Safety of media persons

Published January 18, 2015
Asif Hassan (L), a photographer of French news agency Agence France-Press (AFP), shot during a protest against satirical French weekly Charlie Hebdo. — Reuters
Asif Hassan (L), a photographer of French news agency Agence France-Press (AFP), shot during a protest against satirical French weekly Charlie Hebdo. — Reuters
Journalists inquiring about the health of AFP photographer Asif Hassan at Jinnah Hospital as he sustained injuries due to firing during protest near Consulate General of France in Karachi. — Online
Journalists inquiring about the health of AFP photographer Asif Hassan at Jinnah Hospital as he sustained injuries due to firing during protest near Consulate General of France in Karachi. — Online

IN Pakistan, media personnel often have to carry out their duties in an extremely volatile and dangerous atmosphere. It is not just active conflict zones; cities can also become highly unstable, prone to acts of terrorism, riots or other disturbances.

Hence journalists must act with alacrity and caution, balancing their professional duties with awareness about when to pull back should things spiral out of control.

Read| AFP photographer shot by anti-Charlie Hebdo protesters: police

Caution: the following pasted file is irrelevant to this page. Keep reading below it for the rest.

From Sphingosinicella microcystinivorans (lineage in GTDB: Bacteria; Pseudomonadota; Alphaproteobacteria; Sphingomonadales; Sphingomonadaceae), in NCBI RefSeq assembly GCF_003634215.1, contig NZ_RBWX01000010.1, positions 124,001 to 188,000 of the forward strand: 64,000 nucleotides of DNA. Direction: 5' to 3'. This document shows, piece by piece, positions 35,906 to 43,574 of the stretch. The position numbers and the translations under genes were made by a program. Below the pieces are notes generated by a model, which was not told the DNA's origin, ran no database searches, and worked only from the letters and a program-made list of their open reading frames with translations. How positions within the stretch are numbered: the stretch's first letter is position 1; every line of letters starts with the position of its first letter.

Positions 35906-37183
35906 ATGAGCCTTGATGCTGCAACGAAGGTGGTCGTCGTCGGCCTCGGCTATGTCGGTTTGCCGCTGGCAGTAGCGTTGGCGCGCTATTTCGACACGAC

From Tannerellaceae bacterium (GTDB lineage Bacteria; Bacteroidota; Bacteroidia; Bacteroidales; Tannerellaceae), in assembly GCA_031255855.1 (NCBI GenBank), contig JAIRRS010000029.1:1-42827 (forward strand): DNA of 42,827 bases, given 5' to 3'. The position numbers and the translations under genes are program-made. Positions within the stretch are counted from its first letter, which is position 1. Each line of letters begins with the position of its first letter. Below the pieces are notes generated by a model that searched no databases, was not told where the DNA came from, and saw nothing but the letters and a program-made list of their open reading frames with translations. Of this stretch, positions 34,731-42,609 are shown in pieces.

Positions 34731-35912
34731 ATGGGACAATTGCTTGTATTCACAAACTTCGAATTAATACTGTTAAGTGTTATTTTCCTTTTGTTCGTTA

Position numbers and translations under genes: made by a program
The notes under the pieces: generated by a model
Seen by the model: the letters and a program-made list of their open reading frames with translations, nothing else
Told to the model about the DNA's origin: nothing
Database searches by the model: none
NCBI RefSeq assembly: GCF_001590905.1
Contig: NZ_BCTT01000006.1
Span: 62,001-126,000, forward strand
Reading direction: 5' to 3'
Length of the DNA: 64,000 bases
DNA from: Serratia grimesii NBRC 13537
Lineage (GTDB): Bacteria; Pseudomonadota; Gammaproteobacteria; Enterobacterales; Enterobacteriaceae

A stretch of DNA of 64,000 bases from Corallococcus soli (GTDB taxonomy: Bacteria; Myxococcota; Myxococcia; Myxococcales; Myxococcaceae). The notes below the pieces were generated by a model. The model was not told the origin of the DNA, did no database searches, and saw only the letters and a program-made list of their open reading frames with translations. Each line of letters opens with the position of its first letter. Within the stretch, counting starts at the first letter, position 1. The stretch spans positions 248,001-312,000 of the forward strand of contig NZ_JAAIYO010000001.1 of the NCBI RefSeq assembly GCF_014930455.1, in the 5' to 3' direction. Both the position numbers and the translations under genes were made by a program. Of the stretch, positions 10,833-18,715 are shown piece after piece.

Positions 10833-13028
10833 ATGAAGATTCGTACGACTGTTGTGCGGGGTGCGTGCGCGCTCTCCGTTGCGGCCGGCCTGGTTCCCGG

While numerous journalists have been killed for carrying out their duties in Pakistan over the years, the threats media persons face while covering live events are also a matter of concern. In this regard, it is a relief that a photojournalist associated with French news agency AFP is in stable condition now.

Asif Hassan was shot on Friday in Karachi as a clash broke out between the police and supporters of the Islami Jamiat-i-Talaba; the latter were marching on the French consulate in protest against the controversial caricatures published recently. It is unclear who shot the photographer, as in such situations it is difficult to affix responsibility without a proper investigation.

But irrespective of who is responsible, the incident highlights the threats journalists face while working in the field, as well as what can be done to minimise these hazards.

Firstly, it is clear that the onus is on the media organisations — both foreign and local — to ensure their employees have the protective gear and training necessary to deal with covering conflict situations.

Also read: French news agency photojournalist wounded during IJT protest near consulate

For example, while covering riots or protests, flak jackets need to be worn, while emergency response training must also be given to journalists working in the field.

Also, while equipment is usually insured, those operating it are mostly not, which needs to change. While foreign media outlets are generally more responsible when it comes to sensitising employees about safety protocols, most local organisations need to do much more.

Getting the story is important, but much more so is the safety of media personnel.

Also read: Attack on journalists condemned

This is a message media organisations need to clearly communicate to their workers.

Published in Dawn January 18th , 2015

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